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The Telescope (OTA)

No Eyepiece Needed

The Optical Tube Assembly (OTA) is the part of the telescope that sits on top the mount. In most visual scope rigs, there is a special holder for eyepieces. But when using EAA approaches, we swap out these eyepieces for a camera. So the OTA holds the lenses or mirrors and the camera.

Any Rig Will Do

There are many different kinds of OTAs. Describing them all is beyond the scope of this EAA101. The truth is, most any good OTA will work for EAA, though we try to make some general suggestions below. Also, we encourage readers to check out the “Profiles” chapter below. In it, each EAA practitioner lists the components of his or her “rig” or kit. Because each EAA practitioner has different opinions about what might work best, there are many different kinds of lash-ups for EAA. That’s a good thing. It represents the wide and varied options from which you can choose in this amazing hobby. In this chapter, we aren’t going to “box you in” by giving opinions about what’s best. We ARE going to try to list some widely-held opinions (if such a thing exists! haha).

Aperture: It Matters

EAA is all about watching the object, appreciating it “live” in near-real-time fashion. As a result, it makes sense that EAA practitioners will want to buy a rig with the widest aperture possible. Why do we say this? Because the wider the aperture, the faster the OTA will “gather light.” That having been said, the type of scope is perhaps less important. One can enjoy EAA with a fast Newtonian reflector, a go-to Dobsonian, a standard Schmidt-Cassegrains (SCT), a Ritchey–Chrétien (RC), a Rowe-Ackermann Schmidt Astrograph (RASA), or any other style.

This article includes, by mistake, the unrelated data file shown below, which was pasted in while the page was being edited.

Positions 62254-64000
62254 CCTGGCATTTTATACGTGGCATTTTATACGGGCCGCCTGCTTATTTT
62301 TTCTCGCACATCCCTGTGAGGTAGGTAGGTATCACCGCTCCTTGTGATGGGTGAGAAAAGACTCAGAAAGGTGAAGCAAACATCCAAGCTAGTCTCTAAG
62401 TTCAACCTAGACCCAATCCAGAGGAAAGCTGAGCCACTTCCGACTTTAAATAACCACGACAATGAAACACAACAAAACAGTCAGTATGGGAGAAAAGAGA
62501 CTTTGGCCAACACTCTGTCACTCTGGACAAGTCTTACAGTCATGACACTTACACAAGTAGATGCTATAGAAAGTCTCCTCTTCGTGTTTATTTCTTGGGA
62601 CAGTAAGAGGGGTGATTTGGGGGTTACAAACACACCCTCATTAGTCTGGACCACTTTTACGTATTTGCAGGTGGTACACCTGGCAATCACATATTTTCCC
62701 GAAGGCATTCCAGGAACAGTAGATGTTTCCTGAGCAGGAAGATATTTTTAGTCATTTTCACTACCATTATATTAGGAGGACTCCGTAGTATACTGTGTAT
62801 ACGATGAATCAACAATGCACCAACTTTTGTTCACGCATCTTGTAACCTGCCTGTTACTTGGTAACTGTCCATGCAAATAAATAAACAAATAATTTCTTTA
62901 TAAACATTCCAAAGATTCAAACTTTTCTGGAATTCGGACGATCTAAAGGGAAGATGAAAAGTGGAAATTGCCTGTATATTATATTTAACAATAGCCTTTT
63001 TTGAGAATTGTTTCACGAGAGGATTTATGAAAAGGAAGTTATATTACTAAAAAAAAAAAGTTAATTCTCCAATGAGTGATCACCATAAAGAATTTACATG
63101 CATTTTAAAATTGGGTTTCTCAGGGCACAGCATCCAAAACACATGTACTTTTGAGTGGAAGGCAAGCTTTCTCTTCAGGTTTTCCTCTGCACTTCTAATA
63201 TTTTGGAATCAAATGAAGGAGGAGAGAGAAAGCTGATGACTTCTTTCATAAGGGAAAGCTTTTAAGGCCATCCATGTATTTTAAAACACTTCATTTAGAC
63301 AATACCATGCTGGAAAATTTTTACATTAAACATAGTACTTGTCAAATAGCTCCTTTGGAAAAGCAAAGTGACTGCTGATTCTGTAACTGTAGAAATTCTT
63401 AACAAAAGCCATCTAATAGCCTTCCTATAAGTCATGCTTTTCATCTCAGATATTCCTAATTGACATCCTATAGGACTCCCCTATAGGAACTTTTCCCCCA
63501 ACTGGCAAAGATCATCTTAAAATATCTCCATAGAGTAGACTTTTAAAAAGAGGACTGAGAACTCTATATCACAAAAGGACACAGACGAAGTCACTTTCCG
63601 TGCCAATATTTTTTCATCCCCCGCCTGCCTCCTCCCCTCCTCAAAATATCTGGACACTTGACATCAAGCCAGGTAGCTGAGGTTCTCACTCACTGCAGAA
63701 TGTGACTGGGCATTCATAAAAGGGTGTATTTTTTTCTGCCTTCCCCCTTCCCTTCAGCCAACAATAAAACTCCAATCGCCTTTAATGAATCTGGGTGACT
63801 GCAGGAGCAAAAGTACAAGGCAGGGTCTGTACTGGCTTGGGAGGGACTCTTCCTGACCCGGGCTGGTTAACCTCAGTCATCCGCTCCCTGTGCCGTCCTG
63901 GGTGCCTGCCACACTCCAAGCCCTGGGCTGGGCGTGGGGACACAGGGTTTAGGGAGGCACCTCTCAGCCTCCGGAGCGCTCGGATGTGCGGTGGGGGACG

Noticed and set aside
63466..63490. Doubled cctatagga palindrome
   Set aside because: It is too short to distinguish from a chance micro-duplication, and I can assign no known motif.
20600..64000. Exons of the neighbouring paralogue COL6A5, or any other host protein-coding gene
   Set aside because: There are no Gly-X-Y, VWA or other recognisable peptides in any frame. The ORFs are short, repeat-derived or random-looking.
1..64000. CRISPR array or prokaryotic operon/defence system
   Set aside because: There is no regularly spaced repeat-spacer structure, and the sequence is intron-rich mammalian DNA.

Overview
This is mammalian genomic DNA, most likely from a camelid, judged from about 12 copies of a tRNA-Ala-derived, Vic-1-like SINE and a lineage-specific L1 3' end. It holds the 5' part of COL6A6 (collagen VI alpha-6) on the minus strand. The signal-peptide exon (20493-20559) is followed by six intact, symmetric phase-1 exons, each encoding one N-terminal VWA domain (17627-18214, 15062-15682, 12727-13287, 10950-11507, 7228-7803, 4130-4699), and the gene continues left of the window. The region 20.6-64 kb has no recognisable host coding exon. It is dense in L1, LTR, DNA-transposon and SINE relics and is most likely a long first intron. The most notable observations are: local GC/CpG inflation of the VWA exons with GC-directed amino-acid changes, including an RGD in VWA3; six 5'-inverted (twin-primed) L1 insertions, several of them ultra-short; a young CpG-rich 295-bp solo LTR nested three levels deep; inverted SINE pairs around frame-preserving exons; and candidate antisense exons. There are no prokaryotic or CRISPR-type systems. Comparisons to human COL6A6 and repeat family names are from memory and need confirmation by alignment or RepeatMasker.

Focal Ratio: It Matters

Beyond sheer aperture or width, we measure the “speed” of the OTA’s light-gathering capacity by using a term called “focal ratio.” Focal ratio is defined as the ratio of the aperture of the OTA’s primary lens or mirror to its focal length. The lower the number in the focal ratio, the faster the OTA can gather light. So — objects will show up faster, in greater detail, and with greater color in an f/4 scope in a given time than they will in an f/10 scope. All things being equal, EAA practitioners will want the lowest focal ratio possible. (Again, a lower number signifies a faster ‘speed’ of light-gathering.)

The Decision Is Yours

Ultimately, the decision about which OTA to purchase will be a subjective one. It will be based on many criteria, including your budget, your desire/willingness to carry a heavy OTA (or mount it in an observatory), how wide of a field of view you prefer (size of objects), and many other considerations. If you’re just starting out and you’d just like to see options of different rigs that might work together well, this page/article can serve as a decent starting point for would-be shoppers to get an idea of the current market.

Learn More At…

(Note that none of our links are “affiliate” links. We aren’t making money off of your clicks.)

Agena Astro – “Beginners Guide to Choosing Equipment”

California Skys – “Choosing a Telescope for EAA”

OPT – “Example Astrophotography Setups”

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